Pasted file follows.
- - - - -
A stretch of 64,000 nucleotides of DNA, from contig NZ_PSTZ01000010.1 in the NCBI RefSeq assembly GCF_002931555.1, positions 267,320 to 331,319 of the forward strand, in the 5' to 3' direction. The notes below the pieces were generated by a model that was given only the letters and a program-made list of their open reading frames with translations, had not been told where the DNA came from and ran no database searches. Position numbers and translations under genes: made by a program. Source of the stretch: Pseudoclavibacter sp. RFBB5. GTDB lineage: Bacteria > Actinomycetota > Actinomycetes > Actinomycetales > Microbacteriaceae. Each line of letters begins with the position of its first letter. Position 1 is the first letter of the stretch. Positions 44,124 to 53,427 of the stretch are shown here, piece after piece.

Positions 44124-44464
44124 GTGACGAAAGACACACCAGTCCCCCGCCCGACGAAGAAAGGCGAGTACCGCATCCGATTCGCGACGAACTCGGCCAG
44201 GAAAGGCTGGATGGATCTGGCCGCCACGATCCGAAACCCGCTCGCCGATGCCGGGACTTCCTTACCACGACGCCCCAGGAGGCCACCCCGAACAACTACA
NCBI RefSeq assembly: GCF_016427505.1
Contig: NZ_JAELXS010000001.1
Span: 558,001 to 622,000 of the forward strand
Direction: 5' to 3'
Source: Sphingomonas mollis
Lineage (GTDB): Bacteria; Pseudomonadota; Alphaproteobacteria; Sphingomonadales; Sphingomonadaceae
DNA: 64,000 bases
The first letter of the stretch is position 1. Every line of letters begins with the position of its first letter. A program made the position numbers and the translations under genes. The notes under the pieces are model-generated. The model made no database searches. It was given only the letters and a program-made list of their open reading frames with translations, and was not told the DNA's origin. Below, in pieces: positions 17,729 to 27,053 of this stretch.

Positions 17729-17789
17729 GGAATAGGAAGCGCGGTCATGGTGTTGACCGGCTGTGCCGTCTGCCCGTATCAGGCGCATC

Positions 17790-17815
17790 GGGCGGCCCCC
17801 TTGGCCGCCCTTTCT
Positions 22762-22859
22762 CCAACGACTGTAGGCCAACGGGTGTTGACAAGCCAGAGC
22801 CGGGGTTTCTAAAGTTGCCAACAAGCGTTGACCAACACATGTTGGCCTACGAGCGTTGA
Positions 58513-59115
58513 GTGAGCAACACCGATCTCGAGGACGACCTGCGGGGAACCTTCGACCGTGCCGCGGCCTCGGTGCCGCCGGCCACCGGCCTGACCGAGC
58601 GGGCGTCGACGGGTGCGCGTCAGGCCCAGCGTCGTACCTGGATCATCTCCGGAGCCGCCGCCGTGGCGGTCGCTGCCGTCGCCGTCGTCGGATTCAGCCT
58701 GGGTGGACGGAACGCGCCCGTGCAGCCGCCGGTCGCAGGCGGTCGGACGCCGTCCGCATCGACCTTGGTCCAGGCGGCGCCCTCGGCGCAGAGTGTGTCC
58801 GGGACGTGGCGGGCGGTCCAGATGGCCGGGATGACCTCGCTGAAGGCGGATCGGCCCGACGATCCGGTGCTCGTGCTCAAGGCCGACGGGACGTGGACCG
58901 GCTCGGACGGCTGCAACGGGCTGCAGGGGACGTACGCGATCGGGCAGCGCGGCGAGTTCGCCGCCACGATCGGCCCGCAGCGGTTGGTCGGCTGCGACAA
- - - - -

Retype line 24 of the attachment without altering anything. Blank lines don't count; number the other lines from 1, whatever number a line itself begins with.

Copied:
58701 GGGTGGACGGAACGCGCCCGTGCAGCCGCCGGTCGCAGGCGGTCGGACGCCGTCCGCATCGACCTTGGTCCAGGCGGCGCCCTCGGCGCAGAGTGTGTCC